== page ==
Matt's Year of Reading

I began this year with a goal to increase my annual reading load to fifteen books from last year's twelve. I also had planned to blog about each one.


Since finishing What Americans Really Want... Really by Frank Lutz, I've also read:

The copious number of children's books don't make the list as that would be the most heinous form of cheating.

I had planned to get started on the last tome of The Baroque Cycle by Neal Stephenson, but keep getting interrupted by other, smaller books. I started The Four Seasons of Marriage by Gary Chapman, but found it incredibly boring, and have since moved on to Forgotten God by Francis Chan.

Each of the books I read this summer and early fall were for a specific purpose. The first launched me into a whole new world of software development practice, which has been a fantastic experience. The second has helped with disciplining my 2-year-old, even if it is not a perfect solution. Oryx and Crake was a gift from a fellow employee who wanted to expose me to Canadian apocalyptic literature. It worked, and I'm certain to acquire its sequel shortly. The next two have enriched me and my life. The Year of Biblical Living was very interesting, and only served to motivate me to read his previous book about reading the entire encyclopedia.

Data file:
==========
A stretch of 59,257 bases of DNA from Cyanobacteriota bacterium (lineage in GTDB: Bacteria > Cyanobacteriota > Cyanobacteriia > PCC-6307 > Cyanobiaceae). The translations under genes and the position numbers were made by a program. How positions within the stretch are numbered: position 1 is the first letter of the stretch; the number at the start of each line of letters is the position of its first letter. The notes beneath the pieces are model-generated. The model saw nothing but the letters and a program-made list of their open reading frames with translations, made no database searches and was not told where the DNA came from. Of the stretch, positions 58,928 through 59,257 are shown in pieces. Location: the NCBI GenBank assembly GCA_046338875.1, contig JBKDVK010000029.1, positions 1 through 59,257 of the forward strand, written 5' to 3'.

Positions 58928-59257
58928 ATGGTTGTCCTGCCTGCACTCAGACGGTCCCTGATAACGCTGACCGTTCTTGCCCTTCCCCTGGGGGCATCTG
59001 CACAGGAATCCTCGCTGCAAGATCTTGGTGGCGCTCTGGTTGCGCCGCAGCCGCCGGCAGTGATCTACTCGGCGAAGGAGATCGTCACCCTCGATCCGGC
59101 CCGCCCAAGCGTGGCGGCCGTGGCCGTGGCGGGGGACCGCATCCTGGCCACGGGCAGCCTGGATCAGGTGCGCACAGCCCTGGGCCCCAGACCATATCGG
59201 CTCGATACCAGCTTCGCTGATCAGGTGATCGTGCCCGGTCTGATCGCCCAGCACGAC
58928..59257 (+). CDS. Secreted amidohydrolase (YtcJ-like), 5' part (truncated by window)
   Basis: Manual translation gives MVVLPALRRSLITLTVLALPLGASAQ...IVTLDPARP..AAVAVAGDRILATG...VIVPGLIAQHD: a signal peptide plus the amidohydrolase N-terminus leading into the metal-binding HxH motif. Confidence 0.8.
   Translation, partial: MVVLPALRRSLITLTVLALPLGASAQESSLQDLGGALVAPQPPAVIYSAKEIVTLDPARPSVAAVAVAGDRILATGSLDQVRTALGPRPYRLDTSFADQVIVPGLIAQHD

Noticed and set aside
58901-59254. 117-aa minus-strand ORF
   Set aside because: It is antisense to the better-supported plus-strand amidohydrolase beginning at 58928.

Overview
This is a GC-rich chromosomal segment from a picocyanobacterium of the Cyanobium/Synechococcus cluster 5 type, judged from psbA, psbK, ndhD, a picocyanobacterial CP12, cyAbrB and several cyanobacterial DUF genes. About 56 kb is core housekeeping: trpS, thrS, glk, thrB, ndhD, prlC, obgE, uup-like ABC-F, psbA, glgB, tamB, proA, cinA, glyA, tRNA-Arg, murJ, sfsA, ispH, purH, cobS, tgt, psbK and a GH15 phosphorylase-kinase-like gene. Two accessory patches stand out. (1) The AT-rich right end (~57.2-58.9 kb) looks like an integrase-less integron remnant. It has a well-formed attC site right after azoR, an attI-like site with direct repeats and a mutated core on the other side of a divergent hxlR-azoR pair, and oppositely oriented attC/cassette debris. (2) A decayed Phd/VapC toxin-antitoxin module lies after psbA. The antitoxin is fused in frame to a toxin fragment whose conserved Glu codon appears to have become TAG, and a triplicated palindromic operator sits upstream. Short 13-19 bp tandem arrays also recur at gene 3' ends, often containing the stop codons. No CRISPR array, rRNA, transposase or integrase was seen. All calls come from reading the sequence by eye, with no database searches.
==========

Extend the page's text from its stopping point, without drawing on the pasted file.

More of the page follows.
By December, I am certain that I can get past last year's count of twelve, but hitting fifteen is going to be a stretch (I'm on 13 now). One of the men in our church mentioned that he reads about 80 books per year, and my wife figures she gets to around 50. Personally, I've discovered that the summer months are not conducive to reading in the least, unless there's a camping trip (which there was not). Instead, all my free time was spent on one project or another.

Speaking of which, I really should post about the train table I built (and my wife decorated) for our son a couple of months ago. I don't know why I can't break out of the teens, though. I'll need to work on that next year. Here's my reading list for the remainder of 2010:

Nov 29th, 2010